Hutchinson pointed out that a good illustration of the flow of commerce is that in the aeronautical industry Mexicans buy parts from Arkansas that they work on in a sub-assembly fashion, and then send the parts back to the US for final assembly into airplanes. That’s an example of the back and forth Arkansas has with Mexico, with Arkansas having a positive trade balance with our neighbor to the south.

Delta Caucus senior partners would like to highlight the reality that Gov. Hutchinson has stated the facts about Arkansas’ positive trade experience with Mexico after the enactment of NAFTA. This refutes the erroneous notion that NAFTA has somehow been harmful to the Delta region, when on balance it has been a plus.

The reality that too many Arkansas companies re-located to Mexico in earlier years is based upon the fact that Mexican workers will work for much lower pay than American workers will, and that fact would exist even if NAFTA had never been passed. Mexico also has fewer environmental and other government regulations that some companies see as a plus, although a longer term view would be that environmental and labor regulations are positive in the long run for all concerned.

Many plants in the Delta that moved to Mexico for cheaper labor subsequently moved to China or other places with even cheaper labor and even less government safeguard regulations. That had nothing to do with NAFTA.

We are all in favor of improving NAFTA and making sure trade is fair. But the fact is that Mexico and Canada are the most important trading bloc the USA has, and the wage differential between the US and Mexico would exist if NAFTA had never been passed.

On another subject related to Arkansas and Delta ties to Latin America, Gov. Hutchinson welcomed a group of seven members of the National Assembly of Ecuador to the Delta conference, along with three people affiliated with the US State Department and Toni Carr, executive director of Global Ties Arkansas, an organization that brings international visitors to the state.

Gov. Hutchinson said he has been to Ecuador, and told the national legislators that “you have a lovely country and thank you for joining us today.”

Delta Caucus senior partners expressed the hope that expanded trade and investment ties could be made between the Delta and the nation of Ecuador.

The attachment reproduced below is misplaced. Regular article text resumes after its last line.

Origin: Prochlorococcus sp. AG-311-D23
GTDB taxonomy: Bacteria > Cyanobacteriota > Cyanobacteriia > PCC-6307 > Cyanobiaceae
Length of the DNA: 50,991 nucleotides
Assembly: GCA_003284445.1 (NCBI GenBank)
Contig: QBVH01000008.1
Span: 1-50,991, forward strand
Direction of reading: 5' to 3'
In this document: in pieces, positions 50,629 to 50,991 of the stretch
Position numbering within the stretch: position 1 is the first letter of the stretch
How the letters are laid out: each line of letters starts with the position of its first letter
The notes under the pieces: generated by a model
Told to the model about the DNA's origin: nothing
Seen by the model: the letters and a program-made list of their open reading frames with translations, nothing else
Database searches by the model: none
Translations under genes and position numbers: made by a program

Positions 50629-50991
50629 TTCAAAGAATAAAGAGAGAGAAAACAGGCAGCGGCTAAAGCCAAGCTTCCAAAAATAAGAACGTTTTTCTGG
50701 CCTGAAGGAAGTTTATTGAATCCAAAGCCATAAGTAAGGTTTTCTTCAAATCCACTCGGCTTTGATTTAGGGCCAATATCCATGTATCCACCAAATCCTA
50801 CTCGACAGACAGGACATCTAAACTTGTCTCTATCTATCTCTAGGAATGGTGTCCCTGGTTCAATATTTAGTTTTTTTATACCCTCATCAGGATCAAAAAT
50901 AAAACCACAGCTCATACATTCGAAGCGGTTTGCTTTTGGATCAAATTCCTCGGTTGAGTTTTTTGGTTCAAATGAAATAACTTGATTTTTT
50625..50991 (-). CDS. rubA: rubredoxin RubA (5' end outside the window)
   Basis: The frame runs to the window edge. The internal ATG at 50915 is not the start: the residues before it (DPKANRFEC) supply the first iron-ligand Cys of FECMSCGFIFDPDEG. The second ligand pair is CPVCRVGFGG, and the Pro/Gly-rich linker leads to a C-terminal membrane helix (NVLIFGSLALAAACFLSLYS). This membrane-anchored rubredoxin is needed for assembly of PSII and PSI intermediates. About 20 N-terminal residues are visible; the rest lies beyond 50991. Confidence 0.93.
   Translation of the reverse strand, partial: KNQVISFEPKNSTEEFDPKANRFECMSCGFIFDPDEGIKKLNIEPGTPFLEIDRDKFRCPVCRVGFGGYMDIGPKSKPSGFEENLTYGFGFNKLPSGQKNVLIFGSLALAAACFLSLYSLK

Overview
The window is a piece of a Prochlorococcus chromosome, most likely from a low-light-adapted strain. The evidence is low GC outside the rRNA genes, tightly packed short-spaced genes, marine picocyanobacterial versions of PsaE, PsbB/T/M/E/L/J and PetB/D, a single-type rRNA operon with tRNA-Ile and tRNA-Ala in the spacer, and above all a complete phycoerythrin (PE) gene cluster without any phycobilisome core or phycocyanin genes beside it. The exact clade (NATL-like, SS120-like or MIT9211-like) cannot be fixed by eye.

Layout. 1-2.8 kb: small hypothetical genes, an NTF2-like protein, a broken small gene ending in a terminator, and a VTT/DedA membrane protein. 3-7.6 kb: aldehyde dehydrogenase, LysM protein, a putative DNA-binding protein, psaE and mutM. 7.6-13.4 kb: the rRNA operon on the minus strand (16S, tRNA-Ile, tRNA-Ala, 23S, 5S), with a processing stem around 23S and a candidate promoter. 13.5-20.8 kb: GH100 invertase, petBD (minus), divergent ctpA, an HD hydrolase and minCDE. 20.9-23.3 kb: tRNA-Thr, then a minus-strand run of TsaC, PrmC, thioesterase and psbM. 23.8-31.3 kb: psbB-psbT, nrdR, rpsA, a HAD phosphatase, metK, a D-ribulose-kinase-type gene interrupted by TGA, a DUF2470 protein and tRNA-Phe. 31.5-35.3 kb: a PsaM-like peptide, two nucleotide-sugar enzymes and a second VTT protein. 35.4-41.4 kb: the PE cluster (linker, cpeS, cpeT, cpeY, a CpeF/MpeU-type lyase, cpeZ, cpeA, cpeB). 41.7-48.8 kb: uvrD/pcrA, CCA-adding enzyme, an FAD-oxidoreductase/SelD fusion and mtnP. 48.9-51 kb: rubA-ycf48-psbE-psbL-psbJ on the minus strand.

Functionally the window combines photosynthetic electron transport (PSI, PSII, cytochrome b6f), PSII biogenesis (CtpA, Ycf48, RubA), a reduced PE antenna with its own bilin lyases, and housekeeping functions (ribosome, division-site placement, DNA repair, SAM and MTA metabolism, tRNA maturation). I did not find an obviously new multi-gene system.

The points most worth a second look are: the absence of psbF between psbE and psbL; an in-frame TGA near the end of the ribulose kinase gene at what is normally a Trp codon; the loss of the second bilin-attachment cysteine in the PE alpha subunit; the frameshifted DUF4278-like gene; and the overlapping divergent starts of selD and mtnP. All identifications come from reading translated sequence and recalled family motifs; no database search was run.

Manufacturing jobs: The governor pointed out two major job creation projects that are not quite in the Delta itself but are close enough for many people in the region to be hired and commute there. One was a biproducts mill in Arkadelphia, slightly to the west of the Delta in which a Chinese company will invest about $1 billion utilizing timber resources.

In central Arkansas, a Chinese garment company that manufactures 90% of its products for Adidas will re-locate there, and they will hire 400 people, some of whom will be from the east central Arkansas Delta.

“But I wanted a success in the heart of the Delta,” the governor said. Arkansas has attracted a major Chinese company–Shandong Ruyi Technology Group–to re-locate in Forrest City in the heart of the Delta at the old Sanyo facility that had been abandoned for 10 years.

This garment manufacturer sells high-end products to sell in Europe and all over the globe.

They will set up a cotton processing facility in the Forrest City area that will invest $410 million, create 800 jobs, and buy 800,000 bales of cotton every year.

The jobs reportedly will pay $15 an hour or more.

To give an idea of the huge size of this project, in 2016 in Arkansas the state produced only 820,000 bales of cotton, so the new plant’s purchases will equal a year’s production of cotton.

Arkansas is the fifth largest producer of cotton in the USA.

Mayor Larry Bryant of Forrest City was at the conference and thanked the governor for this project that will have a major impact on the area’s economy.

The governor replied that “Arkansas is part of the global economy and the Forrest City project illustrates it. When you’re looking for vast acreage, the Delta’s got a lot of flat land, an interstate going through the heart of it, and the Mississippi River. So the opportunities are immense.”